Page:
• Inclusive employer/talent brand and job posts
    As the scope and skill sets of contingent workers expand, businesses need to align their employer branding to the overall workforce accordingly. Brands that have a positive reputation for being inclusive employers have greater potential to attract diverse
    candidates into their talent pool. Organizations that extend their DEI branding to job postings using inclusive language will have a better chance of attracting job seekers who connect with their organization.
  • Leveraging technology and advance analytics in the hiring process
    Despite having diverse talent pools, companies often fail to achieve workforce diversity because of human bias in the screening and shortlisting process. Technology platforms such as VMS and direct sourcing platforms can support diversity hiring by masking specific personal information, delivering Artificial Intelligence (AI)-based candidate recommendations, automating communication to engage with curated talent, etc.
    Data collected throughout the direct-sourcing process such as self-identification information can enhance diversity, equity, and inclusion. Organizations also can leverage analytics and reporting to track talent demographics, diversity hiring performance, and benchmarking. Furthermore, analytics can help organizations identify diversity pipeline leak in the hiring process.


Implications/Considerations for Enterprises

Simply put, DE&I hiring creates equal opportunities for candidates of diverse sexual orientation, gender, age, race, abilities, and ethnicities to participate in the hiring process. But it takes time. Companies must first examine their current state and then create goals to improve DE&I hiring.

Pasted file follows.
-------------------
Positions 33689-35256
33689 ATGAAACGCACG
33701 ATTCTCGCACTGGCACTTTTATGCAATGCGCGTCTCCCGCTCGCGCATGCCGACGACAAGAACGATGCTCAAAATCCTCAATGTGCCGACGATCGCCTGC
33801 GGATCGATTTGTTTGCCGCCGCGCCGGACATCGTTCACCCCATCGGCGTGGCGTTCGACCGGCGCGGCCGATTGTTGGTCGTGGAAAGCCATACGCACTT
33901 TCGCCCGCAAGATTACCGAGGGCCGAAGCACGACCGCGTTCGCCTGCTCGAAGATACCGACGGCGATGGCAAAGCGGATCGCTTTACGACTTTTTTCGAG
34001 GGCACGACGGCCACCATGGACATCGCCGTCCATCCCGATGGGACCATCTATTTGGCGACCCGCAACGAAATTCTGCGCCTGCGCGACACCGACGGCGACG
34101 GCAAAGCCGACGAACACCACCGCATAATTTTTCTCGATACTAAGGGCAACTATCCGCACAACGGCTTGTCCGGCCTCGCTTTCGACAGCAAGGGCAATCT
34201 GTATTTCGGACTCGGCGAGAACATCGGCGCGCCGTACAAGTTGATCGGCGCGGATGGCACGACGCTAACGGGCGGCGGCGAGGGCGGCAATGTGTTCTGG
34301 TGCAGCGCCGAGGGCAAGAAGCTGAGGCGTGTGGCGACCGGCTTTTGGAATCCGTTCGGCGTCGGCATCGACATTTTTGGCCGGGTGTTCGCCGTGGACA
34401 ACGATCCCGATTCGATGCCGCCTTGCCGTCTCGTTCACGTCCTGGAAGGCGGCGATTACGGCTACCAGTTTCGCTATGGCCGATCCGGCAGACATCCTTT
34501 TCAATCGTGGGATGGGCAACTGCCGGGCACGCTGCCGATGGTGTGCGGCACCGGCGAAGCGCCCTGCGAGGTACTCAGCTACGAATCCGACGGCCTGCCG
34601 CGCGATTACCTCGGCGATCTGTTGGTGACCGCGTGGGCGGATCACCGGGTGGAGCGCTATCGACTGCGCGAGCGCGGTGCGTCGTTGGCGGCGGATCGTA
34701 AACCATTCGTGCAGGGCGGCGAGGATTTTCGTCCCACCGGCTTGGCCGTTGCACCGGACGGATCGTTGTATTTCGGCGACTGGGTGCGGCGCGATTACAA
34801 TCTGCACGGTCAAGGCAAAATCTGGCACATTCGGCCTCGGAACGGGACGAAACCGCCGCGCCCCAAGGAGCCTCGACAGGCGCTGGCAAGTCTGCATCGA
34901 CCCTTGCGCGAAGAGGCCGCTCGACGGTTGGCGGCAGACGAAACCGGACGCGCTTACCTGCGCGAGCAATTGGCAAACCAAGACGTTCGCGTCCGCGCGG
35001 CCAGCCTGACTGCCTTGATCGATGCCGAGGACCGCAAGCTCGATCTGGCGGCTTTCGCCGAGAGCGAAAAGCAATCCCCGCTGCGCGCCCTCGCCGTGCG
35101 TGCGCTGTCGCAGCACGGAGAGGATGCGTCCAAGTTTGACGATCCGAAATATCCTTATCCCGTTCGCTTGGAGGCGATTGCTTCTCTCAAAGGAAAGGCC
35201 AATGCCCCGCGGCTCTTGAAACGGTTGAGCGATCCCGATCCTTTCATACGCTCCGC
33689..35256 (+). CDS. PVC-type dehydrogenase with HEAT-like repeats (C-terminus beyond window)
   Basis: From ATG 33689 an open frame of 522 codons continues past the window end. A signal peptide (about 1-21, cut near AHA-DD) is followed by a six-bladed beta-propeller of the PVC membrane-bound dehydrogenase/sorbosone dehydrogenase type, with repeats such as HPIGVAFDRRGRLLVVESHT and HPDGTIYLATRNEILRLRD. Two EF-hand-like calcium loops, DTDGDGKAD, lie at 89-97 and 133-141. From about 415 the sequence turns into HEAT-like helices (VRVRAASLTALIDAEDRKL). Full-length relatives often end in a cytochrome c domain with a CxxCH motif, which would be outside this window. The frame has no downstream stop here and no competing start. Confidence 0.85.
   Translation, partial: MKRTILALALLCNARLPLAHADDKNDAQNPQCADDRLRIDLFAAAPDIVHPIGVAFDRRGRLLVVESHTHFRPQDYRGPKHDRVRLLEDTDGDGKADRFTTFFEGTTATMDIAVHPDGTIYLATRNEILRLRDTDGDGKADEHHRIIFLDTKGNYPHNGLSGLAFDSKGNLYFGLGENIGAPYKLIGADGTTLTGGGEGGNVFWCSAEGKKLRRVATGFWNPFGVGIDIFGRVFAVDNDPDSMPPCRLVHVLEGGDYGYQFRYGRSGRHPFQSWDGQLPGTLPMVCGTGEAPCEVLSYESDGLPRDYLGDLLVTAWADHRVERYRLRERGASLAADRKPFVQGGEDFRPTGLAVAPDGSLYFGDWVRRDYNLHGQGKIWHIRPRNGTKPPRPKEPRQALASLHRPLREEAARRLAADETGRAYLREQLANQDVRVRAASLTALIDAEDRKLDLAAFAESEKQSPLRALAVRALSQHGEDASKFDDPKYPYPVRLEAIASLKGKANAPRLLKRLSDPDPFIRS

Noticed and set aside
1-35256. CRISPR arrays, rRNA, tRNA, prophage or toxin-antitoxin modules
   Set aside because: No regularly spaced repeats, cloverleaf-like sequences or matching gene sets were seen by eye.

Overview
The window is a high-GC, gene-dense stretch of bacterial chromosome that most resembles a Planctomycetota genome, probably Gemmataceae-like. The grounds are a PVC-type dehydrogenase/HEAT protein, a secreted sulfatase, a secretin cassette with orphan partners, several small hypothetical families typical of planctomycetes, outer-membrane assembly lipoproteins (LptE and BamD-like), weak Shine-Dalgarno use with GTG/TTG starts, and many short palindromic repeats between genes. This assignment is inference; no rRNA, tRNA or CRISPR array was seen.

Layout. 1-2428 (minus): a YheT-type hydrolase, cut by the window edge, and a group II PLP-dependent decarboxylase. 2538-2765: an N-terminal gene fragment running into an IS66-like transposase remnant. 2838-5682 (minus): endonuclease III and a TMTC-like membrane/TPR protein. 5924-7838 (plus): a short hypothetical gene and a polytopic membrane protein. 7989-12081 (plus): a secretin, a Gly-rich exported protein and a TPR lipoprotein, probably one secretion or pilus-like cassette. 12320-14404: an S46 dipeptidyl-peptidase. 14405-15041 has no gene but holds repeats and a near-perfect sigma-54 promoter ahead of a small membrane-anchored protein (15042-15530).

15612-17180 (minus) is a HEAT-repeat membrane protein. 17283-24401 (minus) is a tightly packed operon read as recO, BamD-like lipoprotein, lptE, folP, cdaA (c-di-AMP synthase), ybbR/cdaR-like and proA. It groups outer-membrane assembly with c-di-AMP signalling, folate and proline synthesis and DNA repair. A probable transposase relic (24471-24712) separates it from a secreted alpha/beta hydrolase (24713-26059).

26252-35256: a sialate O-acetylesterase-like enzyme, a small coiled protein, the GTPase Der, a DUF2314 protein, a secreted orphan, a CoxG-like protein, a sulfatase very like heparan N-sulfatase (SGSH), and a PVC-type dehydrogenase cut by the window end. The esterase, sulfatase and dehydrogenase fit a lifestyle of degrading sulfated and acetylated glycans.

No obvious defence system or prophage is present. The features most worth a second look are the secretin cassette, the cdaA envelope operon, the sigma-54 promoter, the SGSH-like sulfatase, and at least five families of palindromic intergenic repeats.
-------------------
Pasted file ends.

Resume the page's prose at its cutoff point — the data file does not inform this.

Appointing a chief diversity or talent acquisition officer can create the alignment required among stakeholders responsible for recruiting permanent and contingent talent, and brand marketing.

Hiring contingent workforces quickly without a DE&I lens has shifted since the early post-pandemic days. Today, contingent hiring has become strategic to organizations – making it imperative for employers to think about DE&I more holistically and implement TTA practices.


DZX Confidence In Your Workforce Strategies


About the Authors: 

Author 1: Varun Malik ("Varun Malik is a Practice Director on Everest Group’s Business Process Services team, managing contingent staffing and candidate attraction and engagement platforms (CRM) research across both published and custom decision support offerings. He assists clients on topics related to value creation through inorganic and organic routes throughout the talent acquisition landscape. Prior to joining Everest Group, Varun worked as a strategy consultant with KPMG Deal Advisory. He holds a bachelor’s degree in engineering from Bharti Vidyapeeth’s College of Engineering, Delhi, and a master’s degree in business administration from Narsee Monjee Institute of Management Studies (NMIMS), Mumbai.")

Author 2: Akash Shukla ("Akash Shukla is a Senior Analyst on Everest Group’s Business Process Services team. His primary focus areas are Contingent Workforce Management (CWM) and Managed Service Provider (MSP) research across published and custom decision support offerings. He assists clients by providing strategic insights, market trends, and competitive landscapes in areas like Diversity, Equity & Inclusion (DE&I), employer branding, talent acquisition technology, and other areas of talent acquisition. He holds a bachelor's degree in engineering from Vellore Institute of Technology and a master's degree in business administration from Narsee Monjee Institute of Management Studies (NMIMS), Mumbai")